• Tennis knee injuries
  • Walking after knee replacement
  • Skiing knee injuries
  • Football knee injuries
  • Golf knee injuries
  • Cycling knee injuries

Frequently Asked Questions

Do I need private medical insurance to be seen?

No. Most people seeking treatment at a private hospital will have medical insurance cover, but people can choose to "self-fund" their treatment and fixed cost packages are available.

Are you recognised by my insurance company?

I am recognised by all the major insurance companies as a Consultant Orthopaedic Surgeon. There are many different types of health insurance policies available. It is important that you are aware what your policy covers and what it does not.

Are your fees fully covered?

I am fee assured with all the major health insurance companies.

Will I be responsible for any fees?

Even if you are covered by medical insurance my contract is with you and depending on your type of policy, you may be responsible for some fees for outpatient consultations, surgery or follow-ups.

Do I need a GP referral?

If you are self-funding your treatment then you do not need a GP referral. Most medical insurers will require a referral from your GP before authorising any consultation, investigation or treatment.

How do I make an appointment?

You can contact the Fitzwilliam Hospital on 01733 261717 or my secretary Michelle on 07714 625 692.

When will I be seen?

I am in clinic on Monday evening and all day Thursday at the Fitzwilliam Hospital. My operating list is on Friday.

If your problem is urgent, then I can organise an appointment for you to be seen at a mutually convenient time.

How is surgery organised?

Should an operation be necessary I will go through the procedure with you in detail and give you an information leaflet to read. I will then ask you to sign a Consent form and we will arrange a convenient date for your surgery.

You will be given a procedure code that the insurers and hospital use in order to authorise surgery.

Finally, you will have a health pre-assessment - this will take the form of a health questionnaire and appointment with the pre-assessment clinic or, for more minor procedures, a health questionnaire .

Do you try to protect patients from blood clots?

All aspects of patient safety, including thrombosis and prevention of infection, are taken extremely seriously. Blood clots in the leg (deep vein thrombosis/DVT) that can potentially extend or move within the veins (venous thromboembolism/VTE) are a well known risk of lower limb surgery and their prevention has been the focus of a recent National Institute for Health and Clinical Excellence (NICE) committee. At the Fitzwilliam Hospital there is a formal protocol for the assessment of the risk of VTE and the preventive measures that should be taken. I adhere to this protocol.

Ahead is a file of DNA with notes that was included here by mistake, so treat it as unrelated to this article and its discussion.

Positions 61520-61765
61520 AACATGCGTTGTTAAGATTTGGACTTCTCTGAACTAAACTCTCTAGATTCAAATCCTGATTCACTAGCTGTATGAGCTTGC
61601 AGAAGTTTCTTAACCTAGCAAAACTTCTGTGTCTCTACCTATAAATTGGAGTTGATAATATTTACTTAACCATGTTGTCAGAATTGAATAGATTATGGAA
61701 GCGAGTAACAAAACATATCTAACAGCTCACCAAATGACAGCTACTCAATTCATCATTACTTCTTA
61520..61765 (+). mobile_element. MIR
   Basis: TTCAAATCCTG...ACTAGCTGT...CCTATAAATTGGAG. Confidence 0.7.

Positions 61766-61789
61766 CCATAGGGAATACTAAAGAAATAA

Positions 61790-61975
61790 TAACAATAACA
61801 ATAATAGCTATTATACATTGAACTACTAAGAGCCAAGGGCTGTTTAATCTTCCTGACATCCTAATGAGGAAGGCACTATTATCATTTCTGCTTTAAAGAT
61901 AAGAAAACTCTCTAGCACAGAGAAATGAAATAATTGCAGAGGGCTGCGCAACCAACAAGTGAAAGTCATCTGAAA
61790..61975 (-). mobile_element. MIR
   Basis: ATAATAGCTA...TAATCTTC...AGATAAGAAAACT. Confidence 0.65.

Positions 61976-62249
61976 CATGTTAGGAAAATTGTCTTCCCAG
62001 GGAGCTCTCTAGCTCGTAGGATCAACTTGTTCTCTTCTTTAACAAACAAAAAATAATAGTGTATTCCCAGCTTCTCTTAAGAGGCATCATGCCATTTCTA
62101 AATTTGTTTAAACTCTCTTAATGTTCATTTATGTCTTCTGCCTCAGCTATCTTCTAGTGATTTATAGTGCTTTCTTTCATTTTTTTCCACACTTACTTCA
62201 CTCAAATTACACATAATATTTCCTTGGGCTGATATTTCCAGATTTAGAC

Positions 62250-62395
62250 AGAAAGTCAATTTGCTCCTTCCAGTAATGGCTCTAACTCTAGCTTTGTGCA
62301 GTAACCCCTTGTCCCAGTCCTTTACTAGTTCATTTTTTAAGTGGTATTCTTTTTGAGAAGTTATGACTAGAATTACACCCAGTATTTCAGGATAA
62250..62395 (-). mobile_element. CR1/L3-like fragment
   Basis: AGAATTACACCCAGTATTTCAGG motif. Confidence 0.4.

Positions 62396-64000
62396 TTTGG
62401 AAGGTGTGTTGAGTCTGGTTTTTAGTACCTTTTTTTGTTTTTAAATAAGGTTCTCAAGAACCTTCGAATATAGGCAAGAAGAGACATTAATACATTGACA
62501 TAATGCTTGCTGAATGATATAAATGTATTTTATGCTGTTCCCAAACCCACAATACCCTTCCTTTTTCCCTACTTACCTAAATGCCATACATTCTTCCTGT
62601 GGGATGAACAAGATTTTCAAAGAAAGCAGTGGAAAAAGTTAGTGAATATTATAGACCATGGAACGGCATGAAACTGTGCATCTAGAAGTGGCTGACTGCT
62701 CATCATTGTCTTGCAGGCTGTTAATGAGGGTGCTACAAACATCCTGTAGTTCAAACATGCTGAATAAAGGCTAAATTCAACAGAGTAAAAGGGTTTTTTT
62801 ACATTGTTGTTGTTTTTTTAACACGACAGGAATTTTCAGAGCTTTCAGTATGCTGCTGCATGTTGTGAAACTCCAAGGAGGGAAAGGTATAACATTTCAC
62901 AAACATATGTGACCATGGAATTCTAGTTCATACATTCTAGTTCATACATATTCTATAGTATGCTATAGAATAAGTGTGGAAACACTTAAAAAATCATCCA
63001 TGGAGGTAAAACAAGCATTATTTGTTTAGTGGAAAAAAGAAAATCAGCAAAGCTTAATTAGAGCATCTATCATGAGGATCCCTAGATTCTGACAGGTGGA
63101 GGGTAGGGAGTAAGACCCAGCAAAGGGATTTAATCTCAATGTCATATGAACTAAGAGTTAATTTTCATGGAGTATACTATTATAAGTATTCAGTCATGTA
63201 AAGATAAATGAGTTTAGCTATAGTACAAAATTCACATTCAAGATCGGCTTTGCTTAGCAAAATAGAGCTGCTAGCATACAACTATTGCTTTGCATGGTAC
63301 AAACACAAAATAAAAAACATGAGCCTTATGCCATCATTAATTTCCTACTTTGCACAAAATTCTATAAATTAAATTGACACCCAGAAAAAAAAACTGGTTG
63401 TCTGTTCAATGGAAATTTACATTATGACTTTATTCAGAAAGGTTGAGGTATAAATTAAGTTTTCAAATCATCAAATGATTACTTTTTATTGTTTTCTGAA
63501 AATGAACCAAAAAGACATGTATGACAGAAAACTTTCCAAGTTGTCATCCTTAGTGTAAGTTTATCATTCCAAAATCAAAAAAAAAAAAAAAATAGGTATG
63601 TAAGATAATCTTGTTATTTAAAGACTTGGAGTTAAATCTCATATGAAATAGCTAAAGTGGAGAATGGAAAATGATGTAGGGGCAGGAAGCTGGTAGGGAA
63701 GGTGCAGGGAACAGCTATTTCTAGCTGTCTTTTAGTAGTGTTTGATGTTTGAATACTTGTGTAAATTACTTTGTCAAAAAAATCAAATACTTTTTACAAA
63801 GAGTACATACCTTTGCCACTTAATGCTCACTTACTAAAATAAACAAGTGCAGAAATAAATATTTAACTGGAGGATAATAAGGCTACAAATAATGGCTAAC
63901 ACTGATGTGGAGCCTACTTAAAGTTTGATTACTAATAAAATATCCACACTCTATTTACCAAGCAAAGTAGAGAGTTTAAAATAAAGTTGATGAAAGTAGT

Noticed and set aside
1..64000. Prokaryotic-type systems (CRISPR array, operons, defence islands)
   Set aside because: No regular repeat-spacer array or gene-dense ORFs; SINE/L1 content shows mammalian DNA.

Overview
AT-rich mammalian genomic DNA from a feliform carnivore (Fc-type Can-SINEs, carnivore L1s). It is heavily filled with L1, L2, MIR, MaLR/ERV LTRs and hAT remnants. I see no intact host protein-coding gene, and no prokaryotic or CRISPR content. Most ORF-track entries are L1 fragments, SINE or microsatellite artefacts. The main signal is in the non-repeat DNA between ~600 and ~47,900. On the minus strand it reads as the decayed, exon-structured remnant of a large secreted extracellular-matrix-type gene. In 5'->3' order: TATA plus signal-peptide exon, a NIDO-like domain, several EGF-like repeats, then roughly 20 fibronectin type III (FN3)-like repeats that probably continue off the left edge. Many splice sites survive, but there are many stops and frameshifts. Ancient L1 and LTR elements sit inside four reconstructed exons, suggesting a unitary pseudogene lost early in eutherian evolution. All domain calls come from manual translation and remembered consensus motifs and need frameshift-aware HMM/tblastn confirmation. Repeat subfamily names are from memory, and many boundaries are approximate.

How long will I stay in hospital?

Some surgery is performed as a day case - such as knee arthroscopy. ACL reconstruction patients usually stay overnight and joint replacement patients stay a few days.

You will only be discharged when you are deemed to be fit enough and safe when mobilising - this is a decision made between myself, the nurses and physiotherapist looking after you.

Will my dressings need changing?

You will be discharged home with a waterproof dressing known as "Opsite" which will be splash-proof but not water-proof - it will allow you to shower but not to soak the dressing.

All dressings should be left undisturbed until the wound is healed, which is usually by two weeks.

You will be sent home with some spare dressings just in case you need to change them.

Will I need any medications to go home with?

Painkillers and anti-inflammatory drugs (such as ibuprofen) are important in your rehabilitation following surgery. They help to control pain and swelling, enabling you to carry out your exercises and increase mobility. You will be provided with a supply of medication to take away after your operation (TTOs).

Will I need physiotherapy?

Physiotherapy is vital for a successful outcome following any lower limb surgery. I am lucky to work with some excellent physiotherapy departments in the area.

The number of sessions you will need will be determined by your progress with treatment.

Some insurers limit the number of physiotherapy sessions they will fund, but a letter from the treating consultant usually suffices should more sessions be needed.

What follow up will I need?

This will depend on the procedure you have had done and the progress you are making. I like to follow up patients until they are fully recovered from the procedure.

What should I do in an emergency?

During office hours you should contact my secretary or the Fitzwilliam Hospital switchboard and they will contact me directly and I will arrange to see you.

Out of hours you should first contact the ward nurses at the Fitzwilliam Hospital who will then contact me. If I am away on annual leave then there will always be a Consultant Orthopaedic Surgeon covering me in my absence.